Nope. The world’s going to hell and I still get up every morning happy to be alive and excited that maybe today I’ll understand a little more of what’s going on. I like Blogging about this stuff and trying to spread greater awareness because it is an inherently right thing to do in and of itself. I’m not doing it because I think it will change the world. But, on the other hand, I do it because I know the world is more likely to change if I do it than it is, if I do not. I don’t care if the difference is infinitesimal.

  11. MD says:


    I do not think I am inconsistent. I started by stating that reporting on all of the catastrophic things going on in the world are symptoms of a greater problem. That problem is overpopulation. To prove my point, none of the man made issues / catastrophes / dilemmas you post would be happening if we had no people on the planet.

    Now if we add some people, the world will cope. If we keep adding people it hits the tipping point and then “s*@& happens. We have hit that tipping point some time ago.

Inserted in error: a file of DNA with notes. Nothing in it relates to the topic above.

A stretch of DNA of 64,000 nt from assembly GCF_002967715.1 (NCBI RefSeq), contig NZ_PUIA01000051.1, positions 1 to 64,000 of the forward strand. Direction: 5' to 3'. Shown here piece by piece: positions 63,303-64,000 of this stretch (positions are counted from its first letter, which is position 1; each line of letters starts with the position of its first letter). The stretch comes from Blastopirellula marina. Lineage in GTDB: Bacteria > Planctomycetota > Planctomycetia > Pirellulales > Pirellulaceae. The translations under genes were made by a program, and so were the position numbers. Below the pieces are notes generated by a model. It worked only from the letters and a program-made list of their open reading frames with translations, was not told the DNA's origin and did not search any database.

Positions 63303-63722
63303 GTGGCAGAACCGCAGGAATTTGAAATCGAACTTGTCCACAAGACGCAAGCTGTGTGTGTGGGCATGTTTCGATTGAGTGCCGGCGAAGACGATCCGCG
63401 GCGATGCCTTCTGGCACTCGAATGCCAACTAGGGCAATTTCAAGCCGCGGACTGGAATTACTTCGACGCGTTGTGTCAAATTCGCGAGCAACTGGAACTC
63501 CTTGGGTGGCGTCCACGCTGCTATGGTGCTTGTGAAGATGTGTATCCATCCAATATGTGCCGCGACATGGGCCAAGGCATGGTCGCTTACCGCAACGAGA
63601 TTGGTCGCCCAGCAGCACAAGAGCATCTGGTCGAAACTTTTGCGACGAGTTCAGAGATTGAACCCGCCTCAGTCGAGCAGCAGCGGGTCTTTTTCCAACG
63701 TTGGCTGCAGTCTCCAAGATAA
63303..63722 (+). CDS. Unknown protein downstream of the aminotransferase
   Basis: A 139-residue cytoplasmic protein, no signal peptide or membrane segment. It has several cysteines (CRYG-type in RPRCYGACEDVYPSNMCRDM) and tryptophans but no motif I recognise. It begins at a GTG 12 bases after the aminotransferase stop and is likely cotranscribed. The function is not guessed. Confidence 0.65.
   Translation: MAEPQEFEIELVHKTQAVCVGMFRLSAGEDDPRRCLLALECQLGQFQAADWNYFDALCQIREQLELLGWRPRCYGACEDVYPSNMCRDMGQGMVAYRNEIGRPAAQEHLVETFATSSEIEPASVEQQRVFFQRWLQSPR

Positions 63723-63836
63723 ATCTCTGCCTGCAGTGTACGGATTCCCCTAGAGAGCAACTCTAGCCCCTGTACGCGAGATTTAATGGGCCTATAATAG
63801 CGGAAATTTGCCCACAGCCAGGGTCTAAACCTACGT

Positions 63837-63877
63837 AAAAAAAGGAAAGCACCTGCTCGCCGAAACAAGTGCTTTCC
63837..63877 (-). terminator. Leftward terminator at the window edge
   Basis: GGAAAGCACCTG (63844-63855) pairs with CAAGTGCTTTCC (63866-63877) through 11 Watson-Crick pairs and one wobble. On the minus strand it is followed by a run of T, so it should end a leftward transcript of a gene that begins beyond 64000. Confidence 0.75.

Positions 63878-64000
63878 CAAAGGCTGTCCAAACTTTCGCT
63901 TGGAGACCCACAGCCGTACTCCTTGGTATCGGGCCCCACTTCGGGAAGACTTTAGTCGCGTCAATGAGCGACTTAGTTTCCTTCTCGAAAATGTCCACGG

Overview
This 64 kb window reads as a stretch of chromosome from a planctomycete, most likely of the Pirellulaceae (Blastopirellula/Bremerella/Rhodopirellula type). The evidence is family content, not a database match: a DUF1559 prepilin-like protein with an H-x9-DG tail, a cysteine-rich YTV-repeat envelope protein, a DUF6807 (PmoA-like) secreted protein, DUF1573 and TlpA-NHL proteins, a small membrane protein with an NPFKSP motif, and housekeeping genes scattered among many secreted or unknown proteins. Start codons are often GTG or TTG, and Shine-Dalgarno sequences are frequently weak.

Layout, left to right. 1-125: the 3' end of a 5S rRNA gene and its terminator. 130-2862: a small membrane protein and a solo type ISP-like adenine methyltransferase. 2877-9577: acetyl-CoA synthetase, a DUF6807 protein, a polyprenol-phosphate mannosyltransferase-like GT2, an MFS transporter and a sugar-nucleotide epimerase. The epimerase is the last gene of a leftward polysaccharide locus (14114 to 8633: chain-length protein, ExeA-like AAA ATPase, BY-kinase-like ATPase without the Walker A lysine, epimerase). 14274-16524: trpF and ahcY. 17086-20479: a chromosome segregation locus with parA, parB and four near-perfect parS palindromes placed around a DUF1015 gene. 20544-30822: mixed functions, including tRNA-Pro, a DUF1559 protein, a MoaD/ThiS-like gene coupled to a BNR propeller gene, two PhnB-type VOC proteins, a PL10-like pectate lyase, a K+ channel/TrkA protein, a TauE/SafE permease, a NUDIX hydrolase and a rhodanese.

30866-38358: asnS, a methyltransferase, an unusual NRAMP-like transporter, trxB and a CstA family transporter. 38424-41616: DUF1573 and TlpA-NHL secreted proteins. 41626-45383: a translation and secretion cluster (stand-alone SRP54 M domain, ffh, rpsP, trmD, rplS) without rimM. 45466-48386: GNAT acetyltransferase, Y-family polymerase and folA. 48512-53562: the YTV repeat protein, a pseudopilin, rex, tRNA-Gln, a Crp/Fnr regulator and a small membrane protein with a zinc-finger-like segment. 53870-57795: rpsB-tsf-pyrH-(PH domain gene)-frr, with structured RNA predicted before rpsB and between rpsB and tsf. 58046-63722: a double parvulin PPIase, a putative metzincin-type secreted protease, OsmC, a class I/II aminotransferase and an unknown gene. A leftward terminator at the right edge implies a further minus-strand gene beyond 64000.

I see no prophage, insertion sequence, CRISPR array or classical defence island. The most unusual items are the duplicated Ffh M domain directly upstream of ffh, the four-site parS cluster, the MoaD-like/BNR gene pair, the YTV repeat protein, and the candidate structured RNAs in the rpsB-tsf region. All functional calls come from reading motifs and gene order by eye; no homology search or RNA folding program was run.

You came back at me saying the root causes were poverty and woman’s rights. I rejected that argument immediately. I did so because the numbers don’t support it. I guess if we would assume that human kind has always been based upon the notion that suppressing women and keeping them pregnant, whether they like it or not is how things always were and always will be, then we can agree that might have some bearing on this. I am not so sure it’s that simple. Take Islam and the Catholic Church for example. No birth control and large families is the way to go. I know lots of women who believe this and think that it is their Raison d’être in life. You know this. Also, when the population of India hit 1 Billion several years back they had a huge national celebration. Poverty is another issue. It can’t be solved. As a matter of fact, it is hand in hand with size of population, more people more poverty, a vicious circle. For you last point, on civilized countries, this is a mixed bag. One, fertilization rates drop dramatically, it cost too much to raise large families and, people get an education so the see the cause and effect. But again the same issue, you can’t dictate to nations. We tried this with India in the 1960’s. We help with clean water, sanitation and huge quantities of food. Their population exploded, we gave up and came home. China now has an upside down problem. The instituted the 1 child per family concept. It worked so well that they are facing a huge aging population problem. Now they are advocating having kids, lots of kids.